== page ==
Jaguar XE S road test review - image, infotainment new

To stand any chance of claiming top spot in the ‘warm’ corner of the mid-size premium saloon market, the XE S simply can’t afford to be a damp squib in the handling stakes on UK roads. Fortunately for Jaguar, the XE S is largely brilliant. Its supercharged 3-litre V6 engine comes from the base F-Type and, frankly, the 340PS it produces, along with a 0-62mph time of 4.9 seconds and a top speed of 155mph are more than enough and can be explored more fully than a V8, dishing up dollops of fun for drivers across the experience spectrum. In alcoholic terms, the XE is a vodka of middling proof as opposed to ‘Raki’ firewater from Crete – not fiery enough to bite one’s head off, but still potent enough to make one’s eyes water.

Delivering its power in a smooth, linear fashion, the engine certainly propels Jaguar’s compact sports saloon towards the horizon quickly enough and provides manageable fun for drivers of varying competencies, whilst the 8-speed ZF automatic transmission performs largely impeccably. It’s easy to ask the Midlands’ latest sports saloon to morph from a docile domestic moggy into an aggressive jaguar in an instant – but even when its claws are primed in Dynamic mode, the thrills are served up in a controllable fashion. The XE S is aurally rather subdued, though, lacking any mellifluous delights, even when pushed hard. If only the F-Type’s active sports exhaust system could be included on the options list.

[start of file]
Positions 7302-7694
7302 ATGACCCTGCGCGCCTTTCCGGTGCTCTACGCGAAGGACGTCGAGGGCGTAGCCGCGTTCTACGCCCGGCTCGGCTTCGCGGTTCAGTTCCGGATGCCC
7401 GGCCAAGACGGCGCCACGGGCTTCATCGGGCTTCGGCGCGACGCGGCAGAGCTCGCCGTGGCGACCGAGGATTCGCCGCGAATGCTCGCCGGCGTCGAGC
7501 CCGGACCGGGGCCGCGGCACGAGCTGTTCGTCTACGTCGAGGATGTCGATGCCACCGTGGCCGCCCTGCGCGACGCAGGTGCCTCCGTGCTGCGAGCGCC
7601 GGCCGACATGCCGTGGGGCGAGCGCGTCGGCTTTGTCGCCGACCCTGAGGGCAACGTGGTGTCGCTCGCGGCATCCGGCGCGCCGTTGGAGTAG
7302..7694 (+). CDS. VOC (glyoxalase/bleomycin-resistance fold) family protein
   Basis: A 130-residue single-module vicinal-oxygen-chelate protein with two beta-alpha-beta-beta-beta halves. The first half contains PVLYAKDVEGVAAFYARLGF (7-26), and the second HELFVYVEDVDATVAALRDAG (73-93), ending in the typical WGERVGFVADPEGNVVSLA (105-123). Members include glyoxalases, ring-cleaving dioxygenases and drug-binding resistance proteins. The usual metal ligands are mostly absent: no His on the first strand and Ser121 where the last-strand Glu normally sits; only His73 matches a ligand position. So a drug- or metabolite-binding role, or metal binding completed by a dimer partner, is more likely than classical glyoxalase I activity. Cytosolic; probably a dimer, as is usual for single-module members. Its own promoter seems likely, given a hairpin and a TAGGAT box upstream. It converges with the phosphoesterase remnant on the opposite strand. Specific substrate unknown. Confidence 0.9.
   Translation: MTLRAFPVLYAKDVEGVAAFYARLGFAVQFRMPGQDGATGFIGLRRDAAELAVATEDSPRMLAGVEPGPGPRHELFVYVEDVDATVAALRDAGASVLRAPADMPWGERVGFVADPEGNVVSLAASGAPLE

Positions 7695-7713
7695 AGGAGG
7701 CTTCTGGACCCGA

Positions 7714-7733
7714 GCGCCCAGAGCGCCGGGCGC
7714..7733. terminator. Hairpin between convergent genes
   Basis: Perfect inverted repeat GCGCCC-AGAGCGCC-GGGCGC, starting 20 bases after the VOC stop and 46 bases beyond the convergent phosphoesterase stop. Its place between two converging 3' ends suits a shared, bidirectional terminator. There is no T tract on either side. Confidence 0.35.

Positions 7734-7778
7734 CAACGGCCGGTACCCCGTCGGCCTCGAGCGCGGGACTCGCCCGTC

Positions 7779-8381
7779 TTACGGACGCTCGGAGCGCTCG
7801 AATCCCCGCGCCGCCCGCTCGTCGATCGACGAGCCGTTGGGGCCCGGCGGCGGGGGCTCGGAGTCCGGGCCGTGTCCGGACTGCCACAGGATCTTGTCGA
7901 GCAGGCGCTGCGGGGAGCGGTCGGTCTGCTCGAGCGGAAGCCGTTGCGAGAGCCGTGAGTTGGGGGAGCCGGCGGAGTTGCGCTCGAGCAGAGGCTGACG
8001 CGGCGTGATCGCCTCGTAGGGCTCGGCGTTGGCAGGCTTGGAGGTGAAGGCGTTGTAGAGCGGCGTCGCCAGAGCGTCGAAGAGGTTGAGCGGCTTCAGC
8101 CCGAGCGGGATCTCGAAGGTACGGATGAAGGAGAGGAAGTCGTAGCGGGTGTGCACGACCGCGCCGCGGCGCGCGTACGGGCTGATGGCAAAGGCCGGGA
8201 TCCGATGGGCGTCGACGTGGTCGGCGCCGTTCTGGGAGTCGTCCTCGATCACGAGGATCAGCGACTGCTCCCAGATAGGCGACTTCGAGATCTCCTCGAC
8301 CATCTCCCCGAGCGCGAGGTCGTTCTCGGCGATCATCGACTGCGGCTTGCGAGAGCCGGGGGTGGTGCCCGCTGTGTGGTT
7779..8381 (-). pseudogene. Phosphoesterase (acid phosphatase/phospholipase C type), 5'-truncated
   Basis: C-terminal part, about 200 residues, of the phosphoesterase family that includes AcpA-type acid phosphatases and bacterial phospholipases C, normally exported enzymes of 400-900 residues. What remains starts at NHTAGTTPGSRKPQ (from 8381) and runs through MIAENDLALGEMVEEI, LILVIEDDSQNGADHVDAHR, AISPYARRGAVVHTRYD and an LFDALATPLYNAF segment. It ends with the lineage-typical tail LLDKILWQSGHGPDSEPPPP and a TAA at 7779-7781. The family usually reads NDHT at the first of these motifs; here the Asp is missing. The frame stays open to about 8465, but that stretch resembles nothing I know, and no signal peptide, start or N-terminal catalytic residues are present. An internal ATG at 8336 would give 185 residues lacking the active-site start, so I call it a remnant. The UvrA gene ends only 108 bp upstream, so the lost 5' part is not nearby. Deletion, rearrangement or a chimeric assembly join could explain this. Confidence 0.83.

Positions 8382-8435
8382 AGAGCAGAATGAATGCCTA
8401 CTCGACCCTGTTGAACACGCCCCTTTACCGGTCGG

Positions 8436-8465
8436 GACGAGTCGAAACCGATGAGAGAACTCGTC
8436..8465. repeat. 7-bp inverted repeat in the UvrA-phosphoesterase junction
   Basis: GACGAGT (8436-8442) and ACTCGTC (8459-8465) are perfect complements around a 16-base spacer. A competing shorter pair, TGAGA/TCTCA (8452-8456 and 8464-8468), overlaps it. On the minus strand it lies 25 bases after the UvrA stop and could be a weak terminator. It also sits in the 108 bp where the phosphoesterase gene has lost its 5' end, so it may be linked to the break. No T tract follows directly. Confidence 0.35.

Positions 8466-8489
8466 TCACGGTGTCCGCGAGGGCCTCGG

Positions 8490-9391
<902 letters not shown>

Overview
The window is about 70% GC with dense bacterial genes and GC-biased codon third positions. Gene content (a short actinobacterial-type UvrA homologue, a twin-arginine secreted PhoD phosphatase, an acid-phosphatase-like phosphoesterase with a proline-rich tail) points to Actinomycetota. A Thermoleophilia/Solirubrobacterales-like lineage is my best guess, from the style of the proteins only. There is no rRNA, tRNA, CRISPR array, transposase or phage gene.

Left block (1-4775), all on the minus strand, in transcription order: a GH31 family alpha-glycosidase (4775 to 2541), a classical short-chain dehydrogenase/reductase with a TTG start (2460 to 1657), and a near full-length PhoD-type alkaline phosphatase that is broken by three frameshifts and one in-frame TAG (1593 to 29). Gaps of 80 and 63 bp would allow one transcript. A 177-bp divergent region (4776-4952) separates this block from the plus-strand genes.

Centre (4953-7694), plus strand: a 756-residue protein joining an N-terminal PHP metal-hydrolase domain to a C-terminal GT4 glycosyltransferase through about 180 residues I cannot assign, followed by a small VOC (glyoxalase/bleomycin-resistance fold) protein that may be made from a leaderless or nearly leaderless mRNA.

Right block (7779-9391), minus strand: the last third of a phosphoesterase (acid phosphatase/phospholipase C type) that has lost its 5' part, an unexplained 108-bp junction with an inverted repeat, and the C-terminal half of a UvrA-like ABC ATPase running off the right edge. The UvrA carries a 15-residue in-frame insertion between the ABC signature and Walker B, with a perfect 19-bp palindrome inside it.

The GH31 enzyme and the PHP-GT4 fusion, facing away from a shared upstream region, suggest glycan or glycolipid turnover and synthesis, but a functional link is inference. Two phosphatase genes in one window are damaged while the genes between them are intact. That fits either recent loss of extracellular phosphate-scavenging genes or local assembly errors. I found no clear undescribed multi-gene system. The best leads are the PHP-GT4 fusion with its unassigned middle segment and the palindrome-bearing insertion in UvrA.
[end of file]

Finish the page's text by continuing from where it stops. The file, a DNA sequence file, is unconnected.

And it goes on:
Jaguar XE S road test review - image, side

The rear-wheel drive XE S is in its element when the going gets twisty, tail-wagging part of its DNA. The chassis is unswervingly composed and the steering nicely weighted for everything from slow-speed manoeuvring to high-speed chucking, the driver kept involved through decent feedback. The XE S really is a driver’s car. Refined and smooth in urban areas, the adaptive dampers deal with ubiquitous potholes, speed bumps and surface imperfections surprisingly well, even on 20-inch rims, which are nicely protected by the tyres.

Freezing January temperatures and a quarter of the mileage having been covered in miserable stop-start commuter traffic saw the 250 miles I covered during my week with the 194g/km XE S translate into 24mpg compared to 34.9mpg on paper. High 20s or low 30s may be achievable on frequent long runs, the Jaguar certainly not quite as fuel efficient and green as its primary rivals. Commencing at a whisker under £45,000, the XE S as tested weighed in at £55,163, reflecting the array of expensive options fitted, meaning it’s also the priciest of the bunch.

Jaguar XE S road test review - image, rear space room

Jaguar’s XE S isn’t the most spacious of warm performance saloons, its cabin is hit and miss but at least possesses the soul lacking in the more clinical Germans, and its pricing may deter some buyers. Sir William Lyons would be proud, though, as the XE S definitely feels alive and brings a welcome dose of British charm, elegance and pedigree to the mix, complete with more than ample performance and remarkable agility.

© Author: Oliver Hammond, published motoring journalist, blogger & freelance writer